If you would have told me a few years ago that I would be driving a mini-van someday, I would have told you that you’re wrong. No way would I drive a “bus.” My vehicles have always been compact; after all, I’m only 4’11” tall. So now, in my driveway, sits a red van, and every time I walk through my living room and see that “bus” out in my driveway, I wonder who is visiting, because, mentally, I still have not adjusted to the large capacity vehicle that is sitting where my little Toyota should be.
I tote around 4 grandkids quite frequently, and buckling them into safety seats was getting way too cramped, hence the decision to buy a van. According to Carter, the character in the book I’m currently reading, buying a van is an inevitable consequence of getting older; everyone is doing it. In the story, he arrives at a party, driving a van, and when the hostess spies his new ride, she asks, “What is that?” “That,” Carter replies, is your future. You laugh now, but no one can escape the minivan. It’s like wrinkles and nursing homes.” Ouch…I had to learn from a character in “Finny” by Justin Kramon just how OLD I am. “Finny,” by the way, is one of the best, character driven novels I’ve read in awhile. At the beginning of the book, the main character, Finny Short, is fourteen years old, and a defiant teenager she is. Her parents are so exasperated with her antics that they send her to boarding school, where Finny must slightly readjust to her new surroundings. Her precociousness prevails, however, and Finny moves into adulthood after much mischief in a remarkable adventure, with no shortage of charm as she recklessly seeks happiness and true love.
This new title on the shelves of the Jasper County Public Library is one you won’t want to miss; and for the upcoming cooler weather, don’t miss these new titles either!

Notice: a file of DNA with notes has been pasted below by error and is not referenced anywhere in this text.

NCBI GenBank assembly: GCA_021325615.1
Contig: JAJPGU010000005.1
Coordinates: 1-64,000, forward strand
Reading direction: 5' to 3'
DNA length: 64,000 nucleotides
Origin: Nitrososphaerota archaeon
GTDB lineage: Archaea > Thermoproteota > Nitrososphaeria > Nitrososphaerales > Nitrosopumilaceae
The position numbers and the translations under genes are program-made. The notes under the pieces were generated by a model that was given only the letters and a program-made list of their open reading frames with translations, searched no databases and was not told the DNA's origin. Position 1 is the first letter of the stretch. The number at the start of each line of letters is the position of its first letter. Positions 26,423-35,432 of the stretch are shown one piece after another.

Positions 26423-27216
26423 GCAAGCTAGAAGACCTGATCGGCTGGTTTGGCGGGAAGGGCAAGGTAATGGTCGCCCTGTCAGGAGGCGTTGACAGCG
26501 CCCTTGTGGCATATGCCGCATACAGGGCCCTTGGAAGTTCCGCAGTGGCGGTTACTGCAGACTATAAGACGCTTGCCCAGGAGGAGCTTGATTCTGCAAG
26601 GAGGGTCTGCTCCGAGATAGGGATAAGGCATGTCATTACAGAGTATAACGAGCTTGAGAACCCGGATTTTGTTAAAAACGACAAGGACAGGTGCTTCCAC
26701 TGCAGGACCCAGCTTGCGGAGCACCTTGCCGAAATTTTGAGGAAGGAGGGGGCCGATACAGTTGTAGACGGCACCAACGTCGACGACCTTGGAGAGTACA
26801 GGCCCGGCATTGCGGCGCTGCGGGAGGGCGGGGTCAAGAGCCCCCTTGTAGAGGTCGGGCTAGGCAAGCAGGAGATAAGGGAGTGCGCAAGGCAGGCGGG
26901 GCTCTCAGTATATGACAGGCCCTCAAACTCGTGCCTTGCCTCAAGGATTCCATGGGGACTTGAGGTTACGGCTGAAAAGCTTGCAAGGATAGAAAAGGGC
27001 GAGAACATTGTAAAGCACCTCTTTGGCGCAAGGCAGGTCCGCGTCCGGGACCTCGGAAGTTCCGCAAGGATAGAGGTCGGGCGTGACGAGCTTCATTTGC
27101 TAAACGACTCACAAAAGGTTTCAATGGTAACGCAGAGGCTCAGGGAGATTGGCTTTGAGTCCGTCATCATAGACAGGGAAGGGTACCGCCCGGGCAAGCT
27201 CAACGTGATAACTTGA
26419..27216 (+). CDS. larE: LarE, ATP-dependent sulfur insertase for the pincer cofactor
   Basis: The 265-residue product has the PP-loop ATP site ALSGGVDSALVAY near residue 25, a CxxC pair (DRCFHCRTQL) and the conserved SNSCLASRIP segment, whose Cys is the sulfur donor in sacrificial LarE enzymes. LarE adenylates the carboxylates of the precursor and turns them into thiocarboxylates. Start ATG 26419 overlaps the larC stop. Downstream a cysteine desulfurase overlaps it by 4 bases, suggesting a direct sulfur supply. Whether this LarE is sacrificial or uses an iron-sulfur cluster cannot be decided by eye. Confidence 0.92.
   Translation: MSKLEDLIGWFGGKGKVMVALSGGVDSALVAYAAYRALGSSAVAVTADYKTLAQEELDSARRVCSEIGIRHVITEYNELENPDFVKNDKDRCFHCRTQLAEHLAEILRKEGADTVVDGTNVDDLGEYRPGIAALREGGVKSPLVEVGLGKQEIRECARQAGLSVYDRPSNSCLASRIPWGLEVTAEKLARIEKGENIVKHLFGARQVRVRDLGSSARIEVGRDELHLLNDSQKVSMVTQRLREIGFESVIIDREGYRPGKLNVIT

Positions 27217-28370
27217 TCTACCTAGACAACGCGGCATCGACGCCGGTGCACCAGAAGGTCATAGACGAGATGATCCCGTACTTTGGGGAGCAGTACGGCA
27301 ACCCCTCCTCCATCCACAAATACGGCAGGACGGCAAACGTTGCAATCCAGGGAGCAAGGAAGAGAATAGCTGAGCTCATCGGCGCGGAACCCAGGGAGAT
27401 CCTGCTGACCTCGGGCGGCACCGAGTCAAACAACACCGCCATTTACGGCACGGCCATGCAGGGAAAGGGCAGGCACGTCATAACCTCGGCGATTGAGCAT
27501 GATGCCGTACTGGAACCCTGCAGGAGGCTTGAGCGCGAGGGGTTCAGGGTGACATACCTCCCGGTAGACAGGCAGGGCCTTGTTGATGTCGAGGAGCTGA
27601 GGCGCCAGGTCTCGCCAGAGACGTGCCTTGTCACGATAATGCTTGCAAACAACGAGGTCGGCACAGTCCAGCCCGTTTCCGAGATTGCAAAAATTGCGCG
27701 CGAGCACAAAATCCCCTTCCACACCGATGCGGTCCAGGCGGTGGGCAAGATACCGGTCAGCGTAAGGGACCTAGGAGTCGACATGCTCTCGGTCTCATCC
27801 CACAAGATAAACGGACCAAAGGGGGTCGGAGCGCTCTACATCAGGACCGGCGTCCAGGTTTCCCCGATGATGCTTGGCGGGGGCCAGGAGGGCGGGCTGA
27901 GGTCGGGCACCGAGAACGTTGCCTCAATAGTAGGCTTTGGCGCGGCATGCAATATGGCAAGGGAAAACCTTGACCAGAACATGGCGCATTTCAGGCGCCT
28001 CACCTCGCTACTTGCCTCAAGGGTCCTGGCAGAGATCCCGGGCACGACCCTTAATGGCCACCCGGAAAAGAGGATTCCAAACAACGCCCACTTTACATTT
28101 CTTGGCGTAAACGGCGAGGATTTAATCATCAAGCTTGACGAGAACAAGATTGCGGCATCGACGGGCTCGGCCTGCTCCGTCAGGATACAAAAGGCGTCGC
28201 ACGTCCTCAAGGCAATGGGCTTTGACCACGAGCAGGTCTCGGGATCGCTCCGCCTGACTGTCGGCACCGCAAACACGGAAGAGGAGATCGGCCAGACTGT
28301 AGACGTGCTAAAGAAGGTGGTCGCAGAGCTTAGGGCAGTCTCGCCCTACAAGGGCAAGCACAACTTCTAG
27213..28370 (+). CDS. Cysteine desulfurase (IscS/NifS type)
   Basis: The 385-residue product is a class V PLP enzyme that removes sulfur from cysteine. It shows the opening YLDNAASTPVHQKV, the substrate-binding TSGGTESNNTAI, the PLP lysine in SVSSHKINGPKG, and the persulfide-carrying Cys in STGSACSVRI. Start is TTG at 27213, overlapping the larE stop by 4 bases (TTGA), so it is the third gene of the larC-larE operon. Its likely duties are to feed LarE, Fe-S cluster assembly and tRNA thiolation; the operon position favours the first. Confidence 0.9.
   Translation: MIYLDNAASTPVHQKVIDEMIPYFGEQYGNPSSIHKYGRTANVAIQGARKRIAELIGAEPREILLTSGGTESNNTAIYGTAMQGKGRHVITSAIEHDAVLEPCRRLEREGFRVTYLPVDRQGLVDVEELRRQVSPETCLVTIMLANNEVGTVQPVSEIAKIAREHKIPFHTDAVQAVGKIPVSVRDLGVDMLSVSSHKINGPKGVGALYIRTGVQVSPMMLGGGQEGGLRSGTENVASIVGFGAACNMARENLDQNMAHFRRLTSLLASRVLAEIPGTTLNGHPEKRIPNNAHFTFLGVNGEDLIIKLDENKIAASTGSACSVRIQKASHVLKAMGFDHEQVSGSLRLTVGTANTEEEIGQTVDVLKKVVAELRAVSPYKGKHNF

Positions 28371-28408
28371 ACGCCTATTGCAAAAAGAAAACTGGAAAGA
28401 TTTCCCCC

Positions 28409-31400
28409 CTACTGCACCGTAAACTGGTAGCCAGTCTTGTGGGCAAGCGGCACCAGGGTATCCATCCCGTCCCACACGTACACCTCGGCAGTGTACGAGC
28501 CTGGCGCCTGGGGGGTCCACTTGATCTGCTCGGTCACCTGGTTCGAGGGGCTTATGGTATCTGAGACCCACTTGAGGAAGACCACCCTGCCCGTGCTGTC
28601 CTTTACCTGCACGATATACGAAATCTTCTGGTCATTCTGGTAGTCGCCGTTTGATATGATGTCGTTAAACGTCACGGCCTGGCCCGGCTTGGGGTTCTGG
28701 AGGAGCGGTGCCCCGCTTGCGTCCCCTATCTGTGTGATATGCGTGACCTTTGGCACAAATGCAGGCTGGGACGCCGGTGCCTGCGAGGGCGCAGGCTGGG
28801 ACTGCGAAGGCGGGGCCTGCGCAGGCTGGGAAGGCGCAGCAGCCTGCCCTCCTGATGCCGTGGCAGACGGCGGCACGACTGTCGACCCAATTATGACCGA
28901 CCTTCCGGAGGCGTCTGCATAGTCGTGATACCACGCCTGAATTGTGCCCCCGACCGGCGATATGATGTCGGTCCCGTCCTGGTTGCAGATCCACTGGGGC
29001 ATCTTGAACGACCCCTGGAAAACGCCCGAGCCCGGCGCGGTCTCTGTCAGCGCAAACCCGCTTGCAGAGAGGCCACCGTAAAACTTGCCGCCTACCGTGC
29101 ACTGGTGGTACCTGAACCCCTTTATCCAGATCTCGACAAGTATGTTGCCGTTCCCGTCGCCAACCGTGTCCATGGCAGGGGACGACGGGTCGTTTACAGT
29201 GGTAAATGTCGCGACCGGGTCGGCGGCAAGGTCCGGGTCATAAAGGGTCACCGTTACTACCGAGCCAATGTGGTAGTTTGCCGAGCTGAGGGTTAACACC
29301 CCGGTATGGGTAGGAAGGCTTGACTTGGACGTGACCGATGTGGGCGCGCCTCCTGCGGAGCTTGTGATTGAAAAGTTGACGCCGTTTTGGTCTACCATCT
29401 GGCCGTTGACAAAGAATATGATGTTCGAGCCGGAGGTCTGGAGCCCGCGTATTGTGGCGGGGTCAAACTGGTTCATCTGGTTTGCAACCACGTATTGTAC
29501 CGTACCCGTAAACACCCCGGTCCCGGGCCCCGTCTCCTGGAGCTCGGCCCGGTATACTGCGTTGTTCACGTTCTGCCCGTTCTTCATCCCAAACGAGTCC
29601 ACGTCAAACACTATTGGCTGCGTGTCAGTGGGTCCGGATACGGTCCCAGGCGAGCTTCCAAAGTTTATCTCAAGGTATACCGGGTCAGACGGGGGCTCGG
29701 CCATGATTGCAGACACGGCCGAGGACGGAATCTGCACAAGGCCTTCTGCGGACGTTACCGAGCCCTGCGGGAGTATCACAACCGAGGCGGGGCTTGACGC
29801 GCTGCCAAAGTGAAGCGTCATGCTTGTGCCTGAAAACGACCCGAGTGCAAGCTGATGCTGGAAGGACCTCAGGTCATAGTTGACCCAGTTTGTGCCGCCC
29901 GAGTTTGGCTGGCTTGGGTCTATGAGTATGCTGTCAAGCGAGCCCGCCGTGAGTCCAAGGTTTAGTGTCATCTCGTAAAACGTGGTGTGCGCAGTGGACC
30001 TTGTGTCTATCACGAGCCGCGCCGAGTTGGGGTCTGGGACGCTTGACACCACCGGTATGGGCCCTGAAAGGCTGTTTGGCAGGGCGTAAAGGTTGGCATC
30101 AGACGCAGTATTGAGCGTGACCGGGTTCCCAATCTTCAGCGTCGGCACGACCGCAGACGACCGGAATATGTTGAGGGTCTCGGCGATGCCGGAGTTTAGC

When John and Irene got married, they were each certain of one thing; this would never work. When their daughter, Sadie, came along, the pair of them at least had one thing in common. Sadie was the center of their lives, and each of them held their daughter in their hearts as only parents can treasure their child. When John and Irene divorced, Sadie stayed the one common denominator in their lives, even though they lived across the country from each other. At eighteen, Sadie was like most teenagers, and began testing her strength and freedom, but when she dared to strike out on her own, going behind her parent’s backs to meet the boy of her dreams, Sadie found herself in deep trouble. John and Irene were then forced to meet once again, but this time under circumstances that neither of them ever expected in “Once Upon a Time, There Was You” by Elizabeth Berg.
Realizing that her days of lucid thinking are numbered because of early onset dementia, Ann Biddle desperately tries to resolve issues and hurts that have plagued her for decades, with the tragic death of her young daughter being the most difficult cross to bear. Blessed with Ellie, the eight year old granddaughter that she dearly loves, Ann finds common ground with her daughter in law, struggling to help the young mother unwind her tightly wound protectiveness toward Ellie in “The Bird House” by Kelly Simmons.
Taking an online test called, “What kind of car are you,” I discovered that beneath it all, I am really a VW Beetle, stuck in a red van’s body. What kind of car are you, and what does your future hold? Only one answer comes to mind for that question; that is a trip to JCPL, where the only thing you can really count on for your near future is lots of great, new fiction!